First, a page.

Dropping a few iron asteroids would solve any global warming concerns for a good bit. And make for some spectacular sunsets and reduce skin cancer!
        A trifecta!

        Gravity (cocaine) is a powerful drug
        Hat tip to Rick James

      3. Oregoncharles

        Ohio was deep, dark forest, as was Indiana. The prairies started in Illinois (an ancestral story for me and many of us.)

    2. crittermom

      I still prefer a kickstarter campaign to send the elites of both parties to explore space on their own, so the rest of us can begin taking care of THIS planet.

      1. hreik

        ha ha ha. love this. was about to reply earlier that DJT et. al. need to go to outer space and stay there. your comment is much better. thanks.

  13. Jim Haygood

    Dow futures are up 159 as I type, indicating a blastoff to a record intraday high at the open.

    Dr Hussman has retreated to his bunker, with a couple of nurses in attendance should he require sedation.

    1. Jim Haygood

      No disagreement here. But the mania nearly always extends farther than you would think (key word “think” — it doesn’t have to be rational).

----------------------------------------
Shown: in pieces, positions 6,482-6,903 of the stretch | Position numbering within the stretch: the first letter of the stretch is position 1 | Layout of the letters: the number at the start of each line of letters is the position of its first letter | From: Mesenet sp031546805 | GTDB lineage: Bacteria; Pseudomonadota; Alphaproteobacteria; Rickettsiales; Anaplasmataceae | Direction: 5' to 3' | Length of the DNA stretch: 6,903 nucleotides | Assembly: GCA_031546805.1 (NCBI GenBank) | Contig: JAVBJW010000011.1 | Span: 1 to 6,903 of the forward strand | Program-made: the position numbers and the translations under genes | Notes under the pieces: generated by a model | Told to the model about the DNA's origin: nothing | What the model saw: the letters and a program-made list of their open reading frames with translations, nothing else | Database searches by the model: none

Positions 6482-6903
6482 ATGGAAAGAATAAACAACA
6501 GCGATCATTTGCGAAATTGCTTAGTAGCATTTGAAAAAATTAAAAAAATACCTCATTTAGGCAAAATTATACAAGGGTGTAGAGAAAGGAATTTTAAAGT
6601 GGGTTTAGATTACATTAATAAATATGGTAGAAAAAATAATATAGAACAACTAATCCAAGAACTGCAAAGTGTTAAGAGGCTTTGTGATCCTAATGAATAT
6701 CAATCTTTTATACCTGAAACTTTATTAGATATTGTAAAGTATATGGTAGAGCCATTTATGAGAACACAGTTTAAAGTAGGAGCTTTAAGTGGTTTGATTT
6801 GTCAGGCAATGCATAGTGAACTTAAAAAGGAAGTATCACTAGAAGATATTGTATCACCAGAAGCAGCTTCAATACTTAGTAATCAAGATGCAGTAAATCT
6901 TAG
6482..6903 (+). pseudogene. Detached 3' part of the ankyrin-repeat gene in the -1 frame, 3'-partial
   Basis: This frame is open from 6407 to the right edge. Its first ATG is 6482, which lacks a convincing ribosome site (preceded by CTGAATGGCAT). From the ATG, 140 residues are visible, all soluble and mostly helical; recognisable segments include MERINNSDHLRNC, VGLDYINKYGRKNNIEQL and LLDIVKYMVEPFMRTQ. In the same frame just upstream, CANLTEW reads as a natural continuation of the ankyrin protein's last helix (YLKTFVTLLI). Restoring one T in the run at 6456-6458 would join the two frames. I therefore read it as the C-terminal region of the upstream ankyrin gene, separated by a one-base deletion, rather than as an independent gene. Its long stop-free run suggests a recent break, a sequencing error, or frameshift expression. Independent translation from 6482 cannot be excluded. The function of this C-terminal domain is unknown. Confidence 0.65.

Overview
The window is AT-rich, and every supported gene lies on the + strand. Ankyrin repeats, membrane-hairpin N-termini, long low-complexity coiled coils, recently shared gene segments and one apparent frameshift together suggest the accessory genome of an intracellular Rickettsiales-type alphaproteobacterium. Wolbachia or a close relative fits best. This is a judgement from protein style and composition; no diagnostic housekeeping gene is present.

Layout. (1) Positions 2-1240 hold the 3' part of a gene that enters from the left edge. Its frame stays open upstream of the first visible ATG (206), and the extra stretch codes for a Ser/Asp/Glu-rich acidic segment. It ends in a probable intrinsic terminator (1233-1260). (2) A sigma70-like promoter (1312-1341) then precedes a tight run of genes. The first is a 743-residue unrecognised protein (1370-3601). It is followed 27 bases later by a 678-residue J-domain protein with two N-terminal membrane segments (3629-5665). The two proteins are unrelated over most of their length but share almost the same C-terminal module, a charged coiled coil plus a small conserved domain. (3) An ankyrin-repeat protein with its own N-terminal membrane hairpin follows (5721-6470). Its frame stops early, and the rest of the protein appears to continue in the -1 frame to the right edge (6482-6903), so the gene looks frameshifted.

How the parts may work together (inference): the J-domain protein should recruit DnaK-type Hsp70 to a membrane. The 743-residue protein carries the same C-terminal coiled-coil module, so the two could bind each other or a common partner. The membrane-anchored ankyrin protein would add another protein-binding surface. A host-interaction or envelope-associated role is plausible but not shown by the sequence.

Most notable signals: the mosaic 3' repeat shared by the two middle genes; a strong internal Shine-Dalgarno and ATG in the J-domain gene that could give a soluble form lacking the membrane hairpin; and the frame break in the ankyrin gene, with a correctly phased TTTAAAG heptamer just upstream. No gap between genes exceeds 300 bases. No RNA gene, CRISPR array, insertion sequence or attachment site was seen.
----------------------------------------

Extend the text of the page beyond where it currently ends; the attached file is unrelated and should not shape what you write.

This morning’s ISM manufacturing report is a total blowout: 56.0, up from 54.5 last month. It correlates to a scalding 4.0 percent rate of GDP growth, according to ISM.

      ISM’s Prices Paid index reached 69.0, uncomfortably hot. This is why the Fed is going to hike later this month. But to their shock, one rate hike is not going to stop the inflationary momentum. The sorcerer’s apprentice is at work, and the magic broom has acquired a life of its own.

      1. Jim Haygood

        Correction: ISM still had last month’s report posted, after the 10:00 am release time.

        Today’s report jumped from 56.0 to 57.7, corresponding to a 4.5 percent increase in real GDP annually, according to ISM.

        Sorry for the error.

  14. Steve H.

    : ‘Shell knew’: oil giant’s 1991 film warned of climate change danger Guardian

    Broken news. I was in an environmental science program at the time and we all knew it was the #1 environmental problem on the planet. We just thought President Bill would take it seriously, instead of corporatizing the EPA further.